Insurers plan to raise their holdings in cash, noninvestment-grade fixed income assets, equities and liquid alternative investments over the next two years, a survey by the asset manager BlackRock found.
The survey of 315 global insurers gives retail financial advisors a glimpse of investment strategies insurance companies count on to deliver on income guarantees, also found that insurers plan to decrease their holdings in investment-grade fixed income and illiquid alternatives.
“Insurers have historically offered products with guaranteed minimum levels of income, and the ability to deliver that income has been getting more challenging in the prolonged low-interest environment,” said Zach Buchwald, head of BlackRock’s insurance asset management business in North America.
The extended period of low interest rates has made it difficult for insurers to reinvest maturing bonds into similarly-yielding assets without taking on more risk, which explains why insurers are “considering more expansive investment opportunities,” Buchwald said in an interview.
BlackRock manages over $400 billion dollars of assets on behalf of insurance companies.
The survey found that 50 percent of insurers said they planned to increase their cash holdings over the next 12 to 24 months, up from 36 percent last year, and in North America the percentage of insurers intending to increase cash holdings was even higher.
Every dollar an insurance company keeps in cash means one dollar less to invest and the higher cash positions mean insurers see fewer opportunities to buy the kind of investments insurers want to hold.
The report, titled “In the Eye of the Storm: Global Insures’ Investment Strategies 2016,” was published last month and called cash “the reluctant king.”
Survey data, collected by the Economist Intelligence Unit and commissioned by BlackRock, was based on responses from 315 senior executives in the insurance and reinsurance sectors during May and June 2016.
A Contradiction Emerges
This year’s report, the fifth in as many years, paints something of a contradictory investment tale as insurance companies plan to increase their cash positions – a safe and highly liquid haven – but also take on more risk in search of higher yields.
Investment grade fixed income assets, which insurers consider the staple of income generation and capital efficiency, is losing out to cash and government bonds and to risker and less liquid forms of credit, wrote David A. Lomas, managing director and global head of the Financial Institutions Group – Client Business.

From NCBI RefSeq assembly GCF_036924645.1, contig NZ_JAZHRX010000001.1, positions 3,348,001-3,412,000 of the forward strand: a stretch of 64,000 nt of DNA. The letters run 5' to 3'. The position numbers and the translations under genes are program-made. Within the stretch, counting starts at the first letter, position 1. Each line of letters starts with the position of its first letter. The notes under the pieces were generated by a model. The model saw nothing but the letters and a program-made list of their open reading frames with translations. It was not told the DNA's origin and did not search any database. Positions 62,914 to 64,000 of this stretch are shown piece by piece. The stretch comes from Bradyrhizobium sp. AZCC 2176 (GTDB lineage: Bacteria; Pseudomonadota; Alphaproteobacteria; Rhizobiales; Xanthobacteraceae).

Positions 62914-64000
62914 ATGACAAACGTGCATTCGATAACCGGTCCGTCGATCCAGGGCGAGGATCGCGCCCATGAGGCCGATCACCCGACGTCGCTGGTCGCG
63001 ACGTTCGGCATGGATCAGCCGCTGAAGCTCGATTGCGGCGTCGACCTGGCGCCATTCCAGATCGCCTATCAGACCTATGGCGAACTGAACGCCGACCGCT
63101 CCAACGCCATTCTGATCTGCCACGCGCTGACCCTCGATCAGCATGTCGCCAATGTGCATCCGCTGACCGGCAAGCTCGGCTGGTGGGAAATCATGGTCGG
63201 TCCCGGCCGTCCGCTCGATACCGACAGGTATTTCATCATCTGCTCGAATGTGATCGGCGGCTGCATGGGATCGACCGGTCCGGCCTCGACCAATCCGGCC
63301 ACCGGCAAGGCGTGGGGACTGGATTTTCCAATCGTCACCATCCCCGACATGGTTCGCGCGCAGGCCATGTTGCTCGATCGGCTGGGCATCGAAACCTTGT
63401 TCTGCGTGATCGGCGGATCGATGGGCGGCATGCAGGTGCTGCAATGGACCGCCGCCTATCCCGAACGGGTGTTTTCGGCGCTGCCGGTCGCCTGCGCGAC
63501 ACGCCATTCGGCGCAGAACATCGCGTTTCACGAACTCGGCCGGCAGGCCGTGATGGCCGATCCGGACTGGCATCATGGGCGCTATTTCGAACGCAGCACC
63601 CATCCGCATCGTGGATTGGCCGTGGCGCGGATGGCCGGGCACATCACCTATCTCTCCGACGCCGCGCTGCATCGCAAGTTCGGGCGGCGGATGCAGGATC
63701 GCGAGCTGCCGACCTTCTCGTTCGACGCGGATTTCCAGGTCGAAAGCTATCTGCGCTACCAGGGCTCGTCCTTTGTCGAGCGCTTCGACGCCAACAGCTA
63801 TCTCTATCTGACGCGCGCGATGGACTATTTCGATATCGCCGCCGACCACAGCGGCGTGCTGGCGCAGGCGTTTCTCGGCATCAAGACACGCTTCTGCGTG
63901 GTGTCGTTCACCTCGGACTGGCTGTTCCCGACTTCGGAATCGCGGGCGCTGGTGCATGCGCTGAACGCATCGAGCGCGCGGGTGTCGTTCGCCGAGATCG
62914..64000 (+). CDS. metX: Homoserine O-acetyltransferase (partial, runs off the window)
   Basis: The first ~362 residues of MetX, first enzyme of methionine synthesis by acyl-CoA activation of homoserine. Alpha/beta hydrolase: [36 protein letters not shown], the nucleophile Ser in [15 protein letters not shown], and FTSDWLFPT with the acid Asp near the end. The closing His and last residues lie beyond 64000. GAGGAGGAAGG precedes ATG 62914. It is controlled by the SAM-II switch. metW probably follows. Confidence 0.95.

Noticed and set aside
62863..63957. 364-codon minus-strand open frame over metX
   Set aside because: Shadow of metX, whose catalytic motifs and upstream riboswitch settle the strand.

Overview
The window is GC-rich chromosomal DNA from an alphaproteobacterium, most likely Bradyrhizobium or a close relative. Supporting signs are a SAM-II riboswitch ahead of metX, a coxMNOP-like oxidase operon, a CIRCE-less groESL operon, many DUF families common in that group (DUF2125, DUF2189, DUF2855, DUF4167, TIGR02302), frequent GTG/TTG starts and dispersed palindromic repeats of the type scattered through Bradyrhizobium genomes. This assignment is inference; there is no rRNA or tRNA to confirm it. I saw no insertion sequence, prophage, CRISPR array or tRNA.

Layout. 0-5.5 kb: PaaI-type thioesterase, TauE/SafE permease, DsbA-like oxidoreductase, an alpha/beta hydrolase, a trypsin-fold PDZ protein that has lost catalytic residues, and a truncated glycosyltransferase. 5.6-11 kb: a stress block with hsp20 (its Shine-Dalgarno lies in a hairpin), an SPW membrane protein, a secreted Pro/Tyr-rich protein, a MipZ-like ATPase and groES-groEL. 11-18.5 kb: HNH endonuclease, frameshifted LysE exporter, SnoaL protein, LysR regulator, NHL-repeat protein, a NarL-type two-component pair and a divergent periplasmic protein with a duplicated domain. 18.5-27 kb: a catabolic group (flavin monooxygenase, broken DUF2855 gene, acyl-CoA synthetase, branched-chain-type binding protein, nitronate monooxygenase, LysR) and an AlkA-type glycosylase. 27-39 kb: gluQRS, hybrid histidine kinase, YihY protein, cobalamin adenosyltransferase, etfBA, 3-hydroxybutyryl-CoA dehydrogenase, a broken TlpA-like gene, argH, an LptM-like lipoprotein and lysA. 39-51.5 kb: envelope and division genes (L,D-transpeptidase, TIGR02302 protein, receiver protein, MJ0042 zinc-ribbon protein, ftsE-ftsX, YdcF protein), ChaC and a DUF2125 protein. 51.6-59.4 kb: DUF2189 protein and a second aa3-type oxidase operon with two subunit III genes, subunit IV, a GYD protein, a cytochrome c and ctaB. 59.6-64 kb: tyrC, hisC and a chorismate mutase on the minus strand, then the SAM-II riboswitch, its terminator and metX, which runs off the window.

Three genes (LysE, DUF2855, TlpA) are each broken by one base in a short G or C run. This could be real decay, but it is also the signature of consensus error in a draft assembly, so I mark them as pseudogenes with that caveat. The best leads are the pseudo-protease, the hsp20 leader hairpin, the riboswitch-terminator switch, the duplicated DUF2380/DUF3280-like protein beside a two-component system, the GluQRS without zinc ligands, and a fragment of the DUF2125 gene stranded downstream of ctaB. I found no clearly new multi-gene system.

In addition, new regulations “have brought different capital charges to bear on weighting decisions, and the attractiveness of various asset has fluctuated,” Lomas wrote.
Government bonds are “a natural match” for many types of insurance liabilities, wrote Jeff Jacobs, a managing director in the Financial Institutions Group – Portfolio Management.
In search of higher yielding assets, 41 percent of insurers said they plan to increase their noninvestment grade fixed income weightings, compared to 26 percent in 2015, the survey found.
In addition, 21 percent of insurers plan to increase equity allocations, compared with 13 percent last year, the report found.
More Appetite for Private Equity
Within private market asset allocations, the survey revealed the largest year-over-year increases in insurers’ asset allocations to direct mortgage lending, commercial equity, infrastructure equity and private equity.
Recently enacted European capital requirements known as Solvency II means that infrastructure debt is enjoying reduced capital charges. Similar regulatory treatment is “potentially in the offing” in other regions including in the U.S., wrote Jim Barry, managing director and global head of the BlackRock Real Assets Group.
The survey found that 53 percent of insurers plan to increase their exposure to direct commercial mortgage lending, compared with 38 percent last year, the survey found.
In commercial real estate equity, 48 percent of insurers planned an increase compared with 30 percent last year, the survey found.
Interest in private equity highlights this shift as well, with 49 percent planning to increase allocations compared with 27 percent last year, according to the survey.
InsuranceNewsNet Senior Writer Cyril Tuohy has covered the financial services industry for more than 15 years. Cyril may be reached at email@example.com.
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